Mysteries (of World but not Web)

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Mysteries (of World but not Web)

Postby Pol » Sep 17 2007, 21:47

I thought that would be nice to having place for collecting mysteries and insights, so I created this one. As they spurr human imagination, create legends and most of them determine way how is man thinking. Ultimatively leaving all others knowledge behind.
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I'll start with what I have currently in my head where the source was simple local news of Sweden-Czech TV. :D

Which is Codex Gigax. * That one is from thirteen century (and could be older as well), it's quite spacious on the book (92x52cm) - hence on of its names, it's having very regular writing and it's consisting of Old Testament, New Testament, legends, chronic, receipts and many other counterparts as well as of nice image of devil. That wine product (maybe) is appearently looking like mix of white man, black man, goat and eagle (notice please, that here's not ape in, nor the lion or dragon or any sort of bug - that can be mythologically criticall). In one word, could be called like rich monk's handbook. Even credencials of his majors were included. From them we know exactly who were other monastery monkmates but not the author. (Here's also tied legend with.)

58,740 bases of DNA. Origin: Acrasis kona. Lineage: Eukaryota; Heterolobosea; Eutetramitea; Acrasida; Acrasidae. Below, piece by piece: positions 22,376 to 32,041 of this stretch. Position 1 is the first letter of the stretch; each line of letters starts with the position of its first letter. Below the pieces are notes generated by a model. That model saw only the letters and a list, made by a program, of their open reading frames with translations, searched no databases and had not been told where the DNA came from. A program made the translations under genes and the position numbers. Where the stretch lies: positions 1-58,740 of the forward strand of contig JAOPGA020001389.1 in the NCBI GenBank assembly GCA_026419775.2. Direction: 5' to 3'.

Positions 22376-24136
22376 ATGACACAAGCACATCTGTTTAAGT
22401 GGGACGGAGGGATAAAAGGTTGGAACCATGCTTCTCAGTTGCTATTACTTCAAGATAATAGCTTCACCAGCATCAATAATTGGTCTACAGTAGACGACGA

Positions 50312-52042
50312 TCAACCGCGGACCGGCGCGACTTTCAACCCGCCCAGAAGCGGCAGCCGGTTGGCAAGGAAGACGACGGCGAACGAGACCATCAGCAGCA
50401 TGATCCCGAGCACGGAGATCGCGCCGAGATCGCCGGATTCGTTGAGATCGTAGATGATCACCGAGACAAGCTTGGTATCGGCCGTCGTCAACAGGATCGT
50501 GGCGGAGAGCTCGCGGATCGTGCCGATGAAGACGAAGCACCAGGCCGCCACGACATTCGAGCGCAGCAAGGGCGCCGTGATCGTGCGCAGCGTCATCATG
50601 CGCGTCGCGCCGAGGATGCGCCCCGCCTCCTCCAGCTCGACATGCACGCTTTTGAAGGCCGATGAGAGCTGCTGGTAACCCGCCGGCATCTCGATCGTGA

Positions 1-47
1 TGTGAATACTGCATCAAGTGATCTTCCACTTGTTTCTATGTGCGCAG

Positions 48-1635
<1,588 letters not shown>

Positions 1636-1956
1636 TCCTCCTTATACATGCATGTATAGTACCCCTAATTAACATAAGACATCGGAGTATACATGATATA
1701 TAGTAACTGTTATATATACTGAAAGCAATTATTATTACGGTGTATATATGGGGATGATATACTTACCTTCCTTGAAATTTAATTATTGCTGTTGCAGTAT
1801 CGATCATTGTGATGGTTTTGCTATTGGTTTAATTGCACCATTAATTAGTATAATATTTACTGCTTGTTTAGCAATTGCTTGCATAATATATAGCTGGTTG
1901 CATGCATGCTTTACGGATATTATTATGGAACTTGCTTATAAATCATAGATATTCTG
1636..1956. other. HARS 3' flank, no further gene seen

Image Image

The Codex is really monstrous to the date, some people also suspect it (hypothesis, hypothesis) from being printed or stamped for that perfect lineary regular letters. I'm unsure if it was digitized or not but it's planned. Looking so back then you should be able to buy yourself a small kingdom for such a perfectly phenomenal book. ;)
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Postby asandir » Sep 17 2007, 23:46

Well, Nostradamus is a bit of a mystery .... kook or mystic? will we ever really know? Does it really matter?

and then there are the sceptics .... will anything convince them it's true in any case?
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Postby Veldrynus » Sep 18 2007, 3:28

asandir wrote:Well, Nostradamus is a bit of a mystery .... kook or mystic?


Neither. He's a fraud.

will we ever really know?


Yep. We already do.

Does it really matter?